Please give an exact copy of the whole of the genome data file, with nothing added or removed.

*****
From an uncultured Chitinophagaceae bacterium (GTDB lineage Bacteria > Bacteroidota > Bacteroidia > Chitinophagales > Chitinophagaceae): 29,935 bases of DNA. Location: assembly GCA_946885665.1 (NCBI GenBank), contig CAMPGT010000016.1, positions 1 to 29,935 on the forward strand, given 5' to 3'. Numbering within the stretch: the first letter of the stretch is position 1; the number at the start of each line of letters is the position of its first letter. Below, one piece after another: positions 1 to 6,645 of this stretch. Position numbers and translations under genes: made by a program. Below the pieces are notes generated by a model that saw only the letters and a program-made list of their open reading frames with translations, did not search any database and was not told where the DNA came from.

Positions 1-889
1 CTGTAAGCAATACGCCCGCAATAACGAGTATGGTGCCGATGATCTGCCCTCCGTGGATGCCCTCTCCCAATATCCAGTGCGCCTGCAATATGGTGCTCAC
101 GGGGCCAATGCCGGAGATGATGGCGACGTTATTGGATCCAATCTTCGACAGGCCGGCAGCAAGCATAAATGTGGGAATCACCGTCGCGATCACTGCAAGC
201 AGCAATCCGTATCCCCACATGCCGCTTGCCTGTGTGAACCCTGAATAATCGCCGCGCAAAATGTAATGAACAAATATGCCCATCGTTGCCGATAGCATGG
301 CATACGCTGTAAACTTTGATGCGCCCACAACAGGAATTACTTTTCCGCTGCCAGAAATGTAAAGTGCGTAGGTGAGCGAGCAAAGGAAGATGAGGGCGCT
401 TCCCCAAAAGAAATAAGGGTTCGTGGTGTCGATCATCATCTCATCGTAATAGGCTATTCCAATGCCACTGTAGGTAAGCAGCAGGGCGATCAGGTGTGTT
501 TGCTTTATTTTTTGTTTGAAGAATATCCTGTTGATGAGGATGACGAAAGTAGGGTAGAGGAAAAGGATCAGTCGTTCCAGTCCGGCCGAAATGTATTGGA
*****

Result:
From an uncultured Chitinophagaceae bacterium (GTDB lineage Bacteria > Bacteroidota > Bacteroidia > Chitinophagales > Chitinophagaceae): 29,935 bases of DNA. Location: assembly GCA_946885665.1 (NCBI GenBank), contig CAMPGT010000016.1, positions 1 to 29,935 on the forward strand, given 5' to 3'. Numbering within the stretch: the first letter of the stretch is position 1; the number at the start of each line of letters is the position of its first letter. Below, one piece after another: positions 1 to 6,645 of this stretch. Position numbers and translations under genes: made by a program. Below the pieces are notes generated by a model that saw only the letters and a program-made list of their open reading frames with translations, did not search any database and was not told where the DNA came from.

Positions 1-889
1 CTGTAAGCAATACGCCCGCAATAACGAGTATGGTGCCGATGATCTGCCCTCCGTGGATGCCCTCTCCCAATATCCAGTGCGCCTGCAATATGGTGCTCAC
101 GGGGCCAATGCCGGAGATGATGGCGACGTTATTGGATCCAATCTTCGACAGGCCGGCAGCAAGCATAAATGTGGGAATCACCGTCGCGATCACTGCAAGC
201 AGCAATCCGTATCCCCACATGCCGCTTGCCTGTGTGAACCCTGAATAATCGCCGCGCAAAATGTAATGAACAAATATGCCCATCGTTGCCGATAGCATGG
301 CATACGCTGTAAACTTTGATGCGCCCACAACAGGAATTACTTTTCCGCTGCCAGAAATGTAAAGTGCGTAGGTGAGCGAGCAAAGGAAGATGAGGGCGCT
401 TCCCCAAAAGAAATAAGGGTTCGTGGTGTCGATCATCATCTCATCGTAATAGGCTATTCCAATGCCACTGTAGGTAAGCAGCAGGGCGATCAGGTGTGTT
501 TGCTTTATTTTTTGTTTGAAGAATATCCTGTTGATGAGGATGACGAAAGTAGGGTAGAGGAAAAGGATCAGTCGTTCCAGTCCGGCCGAAATGTATTGGA